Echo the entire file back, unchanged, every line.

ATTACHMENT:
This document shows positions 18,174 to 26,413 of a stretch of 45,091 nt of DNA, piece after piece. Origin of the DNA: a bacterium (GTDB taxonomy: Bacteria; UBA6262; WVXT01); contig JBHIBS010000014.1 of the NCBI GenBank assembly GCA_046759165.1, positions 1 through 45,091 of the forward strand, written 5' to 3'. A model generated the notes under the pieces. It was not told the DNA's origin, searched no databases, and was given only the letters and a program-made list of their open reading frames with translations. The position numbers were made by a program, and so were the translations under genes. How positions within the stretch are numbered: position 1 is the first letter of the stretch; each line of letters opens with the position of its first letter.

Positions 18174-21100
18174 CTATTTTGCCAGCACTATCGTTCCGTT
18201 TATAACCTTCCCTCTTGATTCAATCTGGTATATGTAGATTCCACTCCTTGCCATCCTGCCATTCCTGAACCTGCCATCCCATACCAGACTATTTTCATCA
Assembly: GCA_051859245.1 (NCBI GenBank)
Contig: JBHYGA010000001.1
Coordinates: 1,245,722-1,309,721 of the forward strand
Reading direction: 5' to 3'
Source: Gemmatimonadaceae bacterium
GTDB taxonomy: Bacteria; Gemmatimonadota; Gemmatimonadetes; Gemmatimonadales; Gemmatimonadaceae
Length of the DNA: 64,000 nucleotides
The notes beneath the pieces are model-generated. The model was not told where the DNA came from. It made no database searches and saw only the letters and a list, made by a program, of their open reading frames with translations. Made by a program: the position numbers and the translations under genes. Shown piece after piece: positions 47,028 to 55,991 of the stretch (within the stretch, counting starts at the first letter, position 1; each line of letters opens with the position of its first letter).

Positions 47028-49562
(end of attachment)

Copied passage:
This document shows positions 18,174 to 26,413 of a stretch of 45,091 nt of DNA, piece after piece. Origin of the DNA: a bacterium (GTDB taxonomy: Bacteria; UBA6262; WVXT01); contig JBHIBS010000014.1 of the NCBI GenBank assembly GCA_046759165.1, positions 1 through 45,091 of the forward strand, written 5' to 3'. A model generated the notes under the pieces. It was not told the DNA's origin, searched no databases, and was given only the letters and a program-made list of their open reading frames with translations. The position numbers were made by a program, and so were the translations under genes. How positions within the stretch are numbered: position 1 is the first letter of the stretch; each line of letters opens with the position of its first letter.

Positions 18174-21100
18174 CTATTTTGCCAGCACTATCGTTCCGTT
18201 TATAACCTTCCCTCTTGATTCAATCTGGTATATGTAGATTCCACTCCTTGCCATCCTGCCATTCCTGAACCTGCCATCCCATACCAGACTATTTTCATCA
Assembly: GCA_051859245.1 (NCBI GenBank)
Contig: JBHYGA010000001.1
Coordinates: 1,245,722-1,309,721 of the forward strand
Reading direction: 5' to 3'
Source: Gemmatimonadaceae bacterium
GTDB taxonomy: Bacteria; Gemmatimonadota; Gemmatimonadetes; Gemmatimonadales; Gemmatimonadaceae
Length of the DNA: 64,000 nucleotides
The notes beneath the pieces are model-generated. The model was not told where the DNA came from. It made no database searches and saw only the letters and a list, made by a program, of their open reading frames with translations. Made by a program: the position numbers and the translations under genes. Shown piece after piece: positions 47,028 to 55,991 of the stretch (within the stretch, counting starts at the first letter, position 1; each line of letters opens with the position of its first letter).

Positions 47028-49562